The 1962 Topps parade of men with goofy expressions and inept airbrushing is too vast for one post. Like Jim Kaat, you are probably thinking: “what the fu## is going on here?” Unperturbed, I plunge ahead with a look at more of the “curling bills” posted on the wood grain paneling.
Poor Elio Chacon was plucked off the defending NL champion roster by the Mets in the expansion draft. Topps crack airbrush specialist attempted to change his red sleeves to Mets blue by adding blue paint. This results in one green sleeve. The fact that the great Frank Robinson is in the background rendered the whole charade moot anyway.
Based on his wry smile, Roger Craig probably came up with the phrase “hum baby,” just as this shot was snapped.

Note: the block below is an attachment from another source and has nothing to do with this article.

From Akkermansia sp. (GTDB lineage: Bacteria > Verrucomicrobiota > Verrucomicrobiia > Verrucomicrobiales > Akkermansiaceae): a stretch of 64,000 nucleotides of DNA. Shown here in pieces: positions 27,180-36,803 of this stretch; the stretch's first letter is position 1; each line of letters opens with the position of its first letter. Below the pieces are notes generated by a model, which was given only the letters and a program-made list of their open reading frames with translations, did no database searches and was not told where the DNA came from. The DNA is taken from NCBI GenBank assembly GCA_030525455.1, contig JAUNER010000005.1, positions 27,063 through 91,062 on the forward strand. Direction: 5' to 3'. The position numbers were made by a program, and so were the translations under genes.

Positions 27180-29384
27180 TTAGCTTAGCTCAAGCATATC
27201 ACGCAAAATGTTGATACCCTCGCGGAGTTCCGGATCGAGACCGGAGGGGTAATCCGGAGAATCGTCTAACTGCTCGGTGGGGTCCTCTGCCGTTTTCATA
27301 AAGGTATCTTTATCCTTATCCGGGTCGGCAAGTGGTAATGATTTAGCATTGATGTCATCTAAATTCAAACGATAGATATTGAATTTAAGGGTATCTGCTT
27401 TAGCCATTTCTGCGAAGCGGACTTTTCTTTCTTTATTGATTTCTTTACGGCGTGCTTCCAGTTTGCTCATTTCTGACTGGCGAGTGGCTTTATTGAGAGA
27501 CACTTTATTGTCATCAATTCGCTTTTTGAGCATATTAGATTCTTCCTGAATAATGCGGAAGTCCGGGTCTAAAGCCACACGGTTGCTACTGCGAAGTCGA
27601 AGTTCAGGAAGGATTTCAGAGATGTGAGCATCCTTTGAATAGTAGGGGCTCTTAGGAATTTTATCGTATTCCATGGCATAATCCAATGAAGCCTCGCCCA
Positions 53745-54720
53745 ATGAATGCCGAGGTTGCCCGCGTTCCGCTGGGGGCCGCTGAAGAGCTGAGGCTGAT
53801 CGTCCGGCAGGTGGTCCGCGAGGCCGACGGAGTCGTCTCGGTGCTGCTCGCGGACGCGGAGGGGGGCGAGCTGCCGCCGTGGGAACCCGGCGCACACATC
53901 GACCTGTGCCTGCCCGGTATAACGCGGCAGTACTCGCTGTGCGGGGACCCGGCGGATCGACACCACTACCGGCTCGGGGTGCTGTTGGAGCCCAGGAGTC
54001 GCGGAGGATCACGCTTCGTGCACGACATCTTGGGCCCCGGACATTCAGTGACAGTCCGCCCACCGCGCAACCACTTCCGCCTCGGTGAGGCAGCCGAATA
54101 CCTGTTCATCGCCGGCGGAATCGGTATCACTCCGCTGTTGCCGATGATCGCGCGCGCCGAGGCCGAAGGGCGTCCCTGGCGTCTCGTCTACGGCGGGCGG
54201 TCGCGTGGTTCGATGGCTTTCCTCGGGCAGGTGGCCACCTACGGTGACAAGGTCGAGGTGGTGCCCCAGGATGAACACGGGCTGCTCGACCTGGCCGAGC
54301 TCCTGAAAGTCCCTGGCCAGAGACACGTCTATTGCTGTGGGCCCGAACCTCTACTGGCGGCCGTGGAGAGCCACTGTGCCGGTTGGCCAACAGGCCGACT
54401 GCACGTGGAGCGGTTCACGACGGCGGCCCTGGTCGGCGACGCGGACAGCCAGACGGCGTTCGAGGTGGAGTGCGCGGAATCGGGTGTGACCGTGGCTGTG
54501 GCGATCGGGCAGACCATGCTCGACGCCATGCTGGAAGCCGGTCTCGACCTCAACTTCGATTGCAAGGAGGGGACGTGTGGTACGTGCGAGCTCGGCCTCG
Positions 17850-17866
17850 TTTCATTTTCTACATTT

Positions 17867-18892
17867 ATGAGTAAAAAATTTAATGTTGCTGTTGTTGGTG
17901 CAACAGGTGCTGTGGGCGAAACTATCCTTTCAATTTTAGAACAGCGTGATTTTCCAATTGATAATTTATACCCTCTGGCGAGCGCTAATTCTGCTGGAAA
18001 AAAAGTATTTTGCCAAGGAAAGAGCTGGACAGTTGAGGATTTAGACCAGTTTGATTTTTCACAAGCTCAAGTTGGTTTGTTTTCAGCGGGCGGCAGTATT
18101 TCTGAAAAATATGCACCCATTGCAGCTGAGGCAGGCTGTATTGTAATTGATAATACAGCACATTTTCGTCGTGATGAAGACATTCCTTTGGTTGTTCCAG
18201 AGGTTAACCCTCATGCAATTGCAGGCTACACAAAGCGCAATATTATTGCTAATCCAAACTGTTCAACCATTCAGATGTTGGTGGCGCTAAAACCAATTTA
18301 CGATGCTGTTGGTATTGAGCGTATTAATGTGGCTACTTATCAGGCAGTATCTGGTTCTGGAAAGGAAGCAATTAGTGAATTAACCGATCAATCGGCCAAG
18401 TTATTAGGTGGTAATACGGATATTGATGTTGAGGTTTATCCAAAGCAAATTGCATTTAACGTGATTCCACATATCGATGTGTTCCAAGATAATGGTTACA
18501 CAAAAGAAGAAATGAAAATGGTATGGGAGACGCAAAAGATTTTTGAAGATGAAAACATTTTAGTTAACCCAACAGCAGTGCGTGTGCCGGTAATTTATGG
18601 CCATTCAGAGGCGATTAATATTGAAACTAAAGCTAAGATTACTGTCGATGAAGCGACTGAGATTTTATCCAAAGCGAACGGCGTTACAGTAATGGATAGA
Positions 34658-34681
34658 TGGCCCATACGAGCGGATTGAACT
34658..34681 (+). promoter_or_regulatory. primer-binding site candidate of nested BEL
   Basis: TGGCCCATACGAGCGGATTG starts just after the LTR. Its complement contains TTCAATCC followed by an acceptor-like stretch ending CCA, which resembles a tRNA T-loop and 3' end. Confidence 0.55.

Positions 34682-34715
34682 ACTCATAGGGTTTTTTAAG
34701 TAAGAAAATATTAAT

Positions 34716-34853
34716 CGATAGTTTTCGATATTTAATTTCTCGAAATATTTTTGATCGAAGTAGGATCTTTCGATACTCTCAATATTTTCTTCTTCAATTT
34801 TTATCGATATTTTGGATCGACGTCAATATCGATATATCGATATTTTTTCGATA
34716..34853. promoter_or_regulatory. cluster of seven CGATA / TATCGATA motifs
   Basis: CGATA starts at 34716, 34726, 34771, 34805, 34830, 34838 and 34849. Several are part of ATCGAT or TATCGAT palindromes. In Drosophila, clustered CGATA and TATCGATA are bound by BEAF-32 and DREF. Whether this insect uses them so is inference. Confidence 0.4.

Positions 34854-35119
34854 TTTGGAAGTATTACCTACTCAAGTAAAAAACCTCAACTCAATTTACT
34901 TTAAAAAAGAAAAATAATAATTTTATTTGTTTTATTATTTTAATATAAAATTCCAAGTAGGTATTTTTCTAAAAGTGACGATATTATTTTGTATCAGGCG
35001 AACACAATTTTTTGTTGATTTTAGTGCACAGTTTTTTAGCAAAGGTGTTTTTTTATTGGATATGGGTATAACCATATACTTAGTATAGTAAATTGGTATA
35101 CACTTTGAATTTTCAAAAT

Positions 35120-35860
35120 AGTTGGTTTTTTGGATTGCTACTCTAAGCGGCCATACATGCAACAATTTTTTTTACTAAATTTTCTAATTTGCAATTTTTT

The editors couldn’t decide whether Lee Walls had a “good side,” so they went with both left and right gazes.
Birdie Tebbetts appears to be saying: “Hold it, what happened to my uniform lettering?
Dick Gernert’s age was calculated in dog years. In his ten-year career to this point, Dick aged from 20 to 65. This happened to many players who toiled for the Red Sox in the ‘50s.
The oldest rookie in Major League history was Howie Koplitz. The only thing the 70-year old lost more of than teeth was games.
Harry Chiti is not amused as a fan loudly pronounces his name as “shitty” for the umpteenth time.
The second-year LA Angels needed their own “uni-browed” player to compete with the Dodgers beloved Wally Moon. Ken Hunt fit the bill.
In a case of complete shock, Minnie Minoso discovers that he is now in the NL with St. Louis.
Without comment, I leave you with Hal Woodeschick.